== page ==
how prevent has placed aggressive secularism in schools
Prevent and the narrative of ‘British values’ discriminates against minority faiths – in particular in education – and undermines the agency of all parents.
At the Munich Security Conference in 2011, British Prime Minister David Cameron declared a new approach of ‘muscular liberalism’. The approach, and its various iterations, were manufactured in think tanks close to the government, Policy Exchange, in particular.
It has directed public policy over the last two decades, with an increasingly authoritarian cast that calls into question its claim to be liberal.
This piece considers the impact of this approach on schooling and young people in England, through the counter-extremism programme, Prevent.
An end to multiculturalism
Cameron’s speech was directed at what he described as ‘state multiculturalism’. In its place he called for a necessary intolerance towards those who live ‘separate lives’ outside ‘our values’.
In doing so, he was laying the ground for a redirection of the Prevent, counter-extremism strategy. Accordingly, the allegedly “separate lives” of British Muslims identified them both as communities “at risk” and “risky” communities.
The mainstream values Cameron was promoting seem straightforward enough. They were principles of democracy, the rule of law, individual liberty, and mutual respect for, and tolerance of, those with different faiths and beliefs.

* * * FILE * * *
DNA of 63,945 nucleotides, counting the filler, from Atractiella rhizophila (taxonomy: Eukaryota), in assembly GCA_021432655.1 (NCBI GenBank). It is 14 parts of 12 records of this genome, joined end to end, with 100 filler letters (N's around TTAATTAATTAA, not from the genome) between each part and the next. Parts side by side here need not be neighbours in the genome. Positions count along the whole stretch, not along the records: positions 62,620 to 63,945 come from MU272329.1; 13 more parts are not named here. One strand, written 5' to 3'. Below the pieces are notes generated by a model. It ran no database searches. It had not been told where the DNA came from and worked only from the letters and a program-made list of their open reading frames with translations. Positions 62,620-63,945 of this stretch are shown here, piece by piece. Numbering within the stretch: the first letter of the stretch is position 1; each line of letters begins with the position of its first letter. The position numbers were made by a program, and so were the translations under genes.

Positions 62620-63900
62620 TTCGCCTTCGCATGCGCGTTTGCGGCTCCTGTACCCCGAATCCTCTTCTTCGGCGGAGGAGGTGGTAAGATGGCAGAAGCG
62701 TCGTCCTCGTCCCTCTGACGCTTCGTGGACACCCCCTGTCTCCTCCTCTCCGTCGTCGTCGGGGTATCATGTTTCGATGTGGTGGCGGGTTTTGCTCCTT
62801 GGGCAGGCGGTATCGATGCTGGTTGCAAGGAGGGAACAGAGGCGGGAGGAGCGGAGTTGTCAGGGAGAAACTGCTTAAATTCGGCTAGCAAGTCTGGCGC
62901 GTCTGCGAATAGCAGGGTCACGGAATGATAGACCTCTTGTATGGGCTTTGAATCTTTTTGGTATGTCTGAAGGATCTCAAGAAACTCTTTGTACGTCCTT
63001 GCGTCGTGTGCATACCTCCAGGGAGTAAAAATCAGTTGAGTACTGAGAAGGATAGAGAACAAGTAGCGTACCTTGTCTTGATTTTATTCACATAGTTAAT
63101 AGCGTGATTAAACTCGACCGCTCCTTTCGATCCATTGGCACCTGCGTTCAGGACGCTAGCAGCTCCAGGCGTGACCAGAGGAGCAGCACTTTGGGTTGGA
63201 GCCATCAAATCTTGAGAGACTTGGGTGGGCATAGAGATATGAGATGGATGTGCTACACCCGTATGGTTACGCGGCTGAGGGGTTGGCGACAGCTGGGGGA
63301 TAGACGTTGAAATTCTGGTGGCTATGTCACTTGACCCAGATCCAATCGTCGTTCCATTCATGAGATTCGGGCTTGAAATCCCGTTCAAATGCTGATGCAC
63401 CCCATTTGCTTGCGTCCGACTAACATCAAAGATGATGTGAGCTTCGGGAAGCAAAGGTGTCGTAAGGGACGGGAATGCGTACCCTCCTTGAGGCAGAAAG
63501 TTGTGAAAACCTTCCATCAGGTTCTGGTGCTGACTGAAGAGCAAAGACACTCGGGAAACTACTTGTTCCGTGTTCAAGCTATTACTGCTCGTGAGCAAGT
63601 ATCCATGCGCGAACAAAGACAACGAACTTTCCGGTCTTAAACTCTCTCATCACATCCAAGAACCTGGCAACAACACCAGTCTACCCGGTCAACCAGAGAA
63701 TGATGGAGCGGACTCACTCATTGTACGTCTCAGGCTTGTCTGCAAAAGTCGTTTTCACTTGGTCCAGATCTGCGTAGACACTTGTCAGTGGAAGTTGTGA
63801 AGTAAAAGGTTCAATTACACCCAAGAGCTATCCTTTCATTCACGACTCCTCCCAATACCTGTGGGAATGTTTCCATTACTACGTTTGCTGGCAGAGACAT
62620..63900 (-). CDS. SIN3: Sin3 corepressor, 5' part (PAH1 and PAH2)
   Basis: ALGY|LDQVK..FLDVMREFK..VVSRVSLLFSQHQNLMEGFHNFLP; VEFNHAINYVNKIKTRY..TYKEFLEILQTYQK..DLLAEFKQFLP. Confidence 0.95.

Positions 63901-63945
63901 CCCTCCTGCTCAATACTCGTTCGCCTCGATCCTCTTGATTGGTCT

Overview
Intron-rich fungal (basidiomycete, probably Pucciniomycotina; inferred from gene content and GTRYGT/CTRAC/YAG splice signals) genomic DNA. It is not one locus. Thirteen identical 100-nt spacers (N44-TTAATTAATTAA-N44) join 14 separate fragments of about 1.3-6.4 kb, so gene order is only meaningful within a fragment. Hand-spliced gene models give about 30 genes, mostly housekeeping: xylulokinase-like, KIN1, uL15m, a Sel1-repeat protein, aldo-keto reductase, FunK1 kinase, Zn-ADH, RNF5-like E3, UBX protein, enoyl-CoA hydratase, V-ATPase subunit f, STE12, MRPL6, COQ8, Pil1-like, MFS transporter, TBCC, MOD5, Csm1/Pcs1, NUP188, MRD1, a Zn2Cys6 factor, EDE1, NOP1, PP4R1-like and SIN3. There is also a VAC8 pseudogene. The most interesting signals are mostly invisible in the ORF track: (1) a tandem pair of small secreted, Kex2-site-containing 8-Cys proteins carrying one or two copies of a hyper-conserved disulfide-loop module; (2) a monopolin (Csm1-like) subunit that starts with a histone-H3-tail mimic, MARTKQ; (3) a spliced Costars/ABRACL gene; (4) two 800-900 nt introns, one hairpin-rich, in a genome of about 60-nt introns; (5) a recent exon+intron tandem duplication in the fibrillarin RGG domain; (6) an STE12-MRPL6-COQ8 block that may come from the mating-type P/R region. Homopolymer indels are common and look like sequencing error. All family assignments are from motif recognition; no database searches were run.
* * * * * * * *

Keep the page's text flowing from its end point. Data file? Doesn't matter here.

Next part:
But these values were described as ‘British’ with the implication that they came naturally to white majority citizens, but less so to those who were first- and second-generation migrants.
Prevent assumes that they must be inculcated in them against their own traditions. This is was picked up by Ofsted, the body responsible for inspecting schools in England, when a duty to promote fundamental British values in all schools in England as part of Prevent was adopted in 2014.
Fundamental British values now underpin the new Prevent safeguarding duty set out in 2015 following the Birmingham Trojan Horse affair.
But there was (and is) no evidence that British Muslims do not embrace those values.
There was always something ambiguous about the invocation of religious tolerance in Cameron’s statement of muscular liberalism.